Hoping to dispel doubts about CIA involvement in the distribution of illegal drugs in inner-city neighbourhoods during the 1980s, CIA director John Deutch visited the Watts area of Los Angeles to answer questions posed by black leaders. In August the San Jose (Calif.) Mercury News had reported that the CIA had had connections to Nicaraguans who sold crack cocaine in U.S. inner cities. The CIA had then reportedly used some of the profits from the illegal drug sales to finance Contra rebels fighting the Sandinista government in Nicaragua. Although Deutch asserted that he had no evidence of such CIA activity, he said that he would reserve final judgment until the CIA had completed a thorough investigation.

November 17
      Thai government falls

      The Thai Nation (Chart Thai) party of Prime Minister Banharn Silpa-archa was soundly defeated in elections to the House of Representatives, losing 53 of the 91 seats it had held. The New Aspiration Party, led by Defense Minister Gen. Chavalit Yongchaiyudh, gained 68 seats for a new total of 125, a slight plurality. The Democrat Party of former prime minister Chuan Leekpai finished second with 123 seats. Under intense pressure to resign over charges of corruption and fiscal mismanagement, Banharn had finally agreed to step aside after a 207-180 vote of no-confidence. He then reneged and called for new elections. On November 18 Chavalit announced that he had succeeded in forming a new coalition government that included four former prime ministers, all of whom were leaders of political parties.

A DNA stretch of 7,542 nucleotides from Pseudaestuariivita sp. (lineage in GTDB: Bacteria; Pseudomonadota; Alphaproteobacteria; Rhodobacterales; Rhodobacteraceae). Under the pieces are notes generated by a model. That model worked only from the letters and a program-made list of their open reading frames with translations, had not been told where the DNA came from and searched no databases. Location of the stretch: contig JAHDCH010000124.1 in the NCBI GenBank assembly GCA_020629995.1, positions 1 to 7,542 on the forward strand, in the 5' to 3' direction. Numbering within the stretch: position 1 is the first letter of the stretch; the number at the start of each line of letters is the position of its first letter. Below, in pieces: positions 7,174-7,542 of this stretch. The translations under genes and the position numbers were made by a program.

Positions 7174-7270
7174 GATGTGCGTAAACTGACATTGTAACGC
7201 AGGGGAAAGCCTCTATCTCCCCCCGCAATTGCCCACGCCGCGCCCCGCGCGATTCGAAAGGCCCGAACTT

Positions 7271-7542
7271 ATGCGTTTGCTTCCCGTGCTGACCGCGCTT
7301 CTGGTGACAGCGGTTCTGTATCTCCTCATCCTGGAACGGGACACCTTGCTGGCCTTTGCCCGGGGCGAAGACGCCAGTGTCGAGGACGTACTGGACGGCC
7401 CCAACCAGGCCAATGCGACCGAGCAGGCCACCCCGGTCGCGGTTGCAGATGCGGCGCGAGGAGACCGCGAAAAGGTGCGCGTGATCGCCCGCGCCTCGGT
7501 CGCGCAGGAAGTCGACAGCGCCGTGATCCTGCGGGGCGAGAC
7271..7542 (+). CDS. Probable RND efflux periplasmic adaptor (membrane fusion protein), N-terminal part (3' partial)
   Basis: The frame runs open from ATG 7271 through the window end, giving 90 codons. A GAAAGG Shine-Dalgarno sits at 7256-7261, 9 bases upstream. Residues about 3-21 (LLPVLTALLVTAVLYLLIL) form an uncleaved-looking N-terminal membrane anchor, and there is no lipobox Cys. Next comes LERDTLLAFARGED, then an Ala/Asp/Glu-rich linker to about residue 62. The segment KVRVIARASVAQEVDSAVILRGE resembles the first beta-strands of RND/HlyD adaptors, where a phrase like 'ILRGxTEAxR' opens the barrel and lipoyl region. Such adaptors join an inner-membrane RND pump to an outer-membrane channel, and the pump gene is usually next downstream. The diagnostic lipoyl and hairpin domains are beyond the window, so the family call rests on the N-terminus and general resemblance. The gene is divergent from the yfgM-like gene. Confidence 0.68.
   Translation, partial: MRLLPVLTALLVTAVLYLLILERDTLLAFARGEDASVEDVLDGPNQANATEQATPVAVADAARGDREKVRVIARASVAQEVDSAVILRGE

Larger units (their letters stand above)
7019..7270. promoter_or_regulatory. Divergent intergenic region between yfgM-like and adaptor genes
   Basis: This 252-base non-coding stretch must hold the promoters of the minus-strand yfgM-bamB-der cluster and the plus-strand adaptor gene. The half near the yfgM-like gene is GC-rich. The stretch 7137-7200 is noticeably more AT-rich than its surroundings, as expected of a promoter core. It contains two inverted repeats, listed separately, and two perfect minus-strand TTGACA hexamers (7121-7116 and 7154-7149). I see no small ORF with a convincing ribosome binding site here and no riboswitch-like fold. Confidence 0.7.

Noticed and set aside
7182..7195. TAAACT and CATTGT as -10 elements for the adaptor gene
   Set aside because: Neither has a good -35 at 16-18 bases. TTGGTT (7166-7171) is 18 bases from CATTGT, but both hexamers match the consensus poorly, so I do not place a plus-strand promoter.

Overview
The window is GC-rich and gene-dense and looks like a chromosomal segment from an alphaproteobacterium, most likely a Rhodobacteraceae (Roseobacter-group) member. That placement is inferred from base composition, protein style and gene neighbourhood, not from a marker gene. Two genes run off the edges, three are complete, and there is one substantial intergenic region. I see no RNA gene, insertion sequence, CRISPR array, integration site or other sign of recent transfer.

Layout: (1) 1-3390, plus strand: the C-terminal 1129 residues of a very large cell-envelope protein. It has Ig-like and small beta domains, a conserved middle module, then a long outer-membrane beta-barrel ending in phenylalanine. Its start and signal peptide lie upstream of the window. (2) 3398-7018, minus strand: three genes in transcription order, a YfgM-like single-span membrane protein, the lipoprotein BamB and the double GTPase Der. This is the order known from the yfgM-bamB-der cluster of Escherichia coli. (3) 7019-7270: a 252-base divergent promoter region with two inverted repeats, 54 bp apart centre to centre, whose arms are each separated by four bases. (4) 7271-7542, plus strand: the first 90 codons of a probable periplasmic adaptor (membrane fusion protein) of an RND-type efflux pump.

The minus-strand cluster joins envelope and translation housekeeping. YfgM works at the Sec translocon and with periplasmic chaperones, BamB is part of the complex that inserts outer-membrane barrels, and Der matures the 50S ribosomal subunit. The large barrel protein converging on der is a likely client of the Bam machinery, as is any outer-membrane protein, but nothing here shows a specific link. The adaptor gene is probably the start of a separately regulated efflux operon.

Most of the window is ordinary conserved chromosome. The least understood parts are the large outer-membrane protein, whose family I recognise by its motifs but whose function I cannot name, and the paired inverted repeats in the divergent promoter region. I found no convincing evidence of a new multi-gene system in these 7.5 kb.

Romania chooses president

      Romanian voters ended Ion Iliescu's seven-year reign by electing as president Emil Constantinescu, candidate of the centre-right Democratic Convention of Romania (CDR) party. Two weeks earlier the electorate had signaled its desire for change by displacing the former communist government with a centre-right parliament. The CDR and the Social Democratic Union, which were allied, controlled 213 of the 343 seats in the Chamber of Deputies and 94 of the 143 seats in the Senate. Observers expected Romania to move more quickly toward a market economy and encourage foreign investment by easing restrictions on repatriating profits.